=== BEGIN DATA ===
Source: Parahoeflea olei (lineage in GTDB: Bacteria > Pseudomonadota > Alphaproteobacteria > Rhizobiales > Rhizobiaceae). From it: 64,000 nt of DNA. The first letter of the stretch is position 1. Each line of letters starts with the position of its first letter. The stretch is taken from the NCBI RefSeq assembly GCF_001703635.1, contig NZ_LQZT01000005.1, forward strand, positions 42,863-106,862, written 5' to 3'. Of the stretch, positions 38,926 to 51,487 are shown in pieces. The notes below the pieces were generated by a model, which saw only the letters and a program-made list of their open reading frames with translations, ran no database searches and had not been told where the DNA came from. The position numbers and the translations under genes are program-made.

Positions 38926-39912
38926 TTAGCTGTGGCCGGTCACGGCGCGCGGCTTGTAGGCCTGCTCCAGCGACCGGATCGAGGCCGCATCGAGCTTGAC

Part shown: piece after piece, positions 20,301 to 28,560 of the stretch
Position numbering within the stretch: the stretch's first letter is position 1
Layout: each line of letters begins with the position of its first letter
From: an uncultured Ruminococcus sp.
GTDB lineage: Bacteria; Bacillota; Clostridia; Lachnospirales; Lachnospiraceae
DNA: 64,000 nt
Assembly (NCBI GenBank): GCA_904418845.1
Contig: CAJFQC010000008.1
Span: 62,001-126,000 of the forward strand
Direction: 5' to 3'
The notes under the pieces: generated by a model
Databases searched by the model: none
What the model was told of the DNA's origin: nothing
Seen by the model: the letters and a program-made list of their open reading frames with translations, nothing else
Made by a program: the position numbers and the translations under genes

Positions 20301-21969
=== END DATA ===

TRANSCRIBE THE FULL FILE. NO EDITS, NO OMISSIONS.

Source: Parahoeflea olei (lineage in GTDB: Bacteria > Pseudomonadota > Alphaproteobacteria > Rhizobiales > Rhizobiaceae). From it: 64,000 nt of DNA. The first letter of the stretch is position 1. Each line of letters starts with the position of its first letter. The stretch is taken from the NCBI RefSeq assembly GCF_001703635.1, contig NZ_LQZT01000005.1, forward strand, positions 42,863-106,862, written 5' to 3'. Of the stretch, positions 38,926 to 51,487 are shown in pieces. The notes below the pieces were generated by a model, which saw only the letters and a program-made list of their open reading frames with translations, ran no database searches and had not been told where the DNA came from. The position numbers and the translations under genes are program-made.

Positions 38926-39912
38926 TTAGCTGTGGCCGGTCACGGCGCGCGGCTTGTAGGCCTGCTCCAGCGACCGGATCGAGGCCGCATCGAGCTTGAC

Part shown: piece after piece, positions 20,301 to 28,560 of the stretch
Position numbering within the stretch: the stretch's first letter is position 1
Layout: each line of letters begins with the position of its first letter
From: an uncultured Ruminococcus sp.
GTDB lineage: Bacteria; Bacillota; Clostridia; Lachnospirales; Lachnospiraceae
DNA: 64,000 nt
Assembly (NCBI GenBank): GCA_904418845.1
Contig: CAJFQC010000008.1
Span: 62,001-126,000 of the forward strand
Direction: 5' to 3'
The notes under the pieces: generated by a model
Databases searched by the model: none
What the model was told of the DNA's origin: nothing
Seen by the model: the letters and a program-made list of their open reading frames with translations, nothing else
Made by a program: the position numbers and the translations under genes

Positions 20301-21969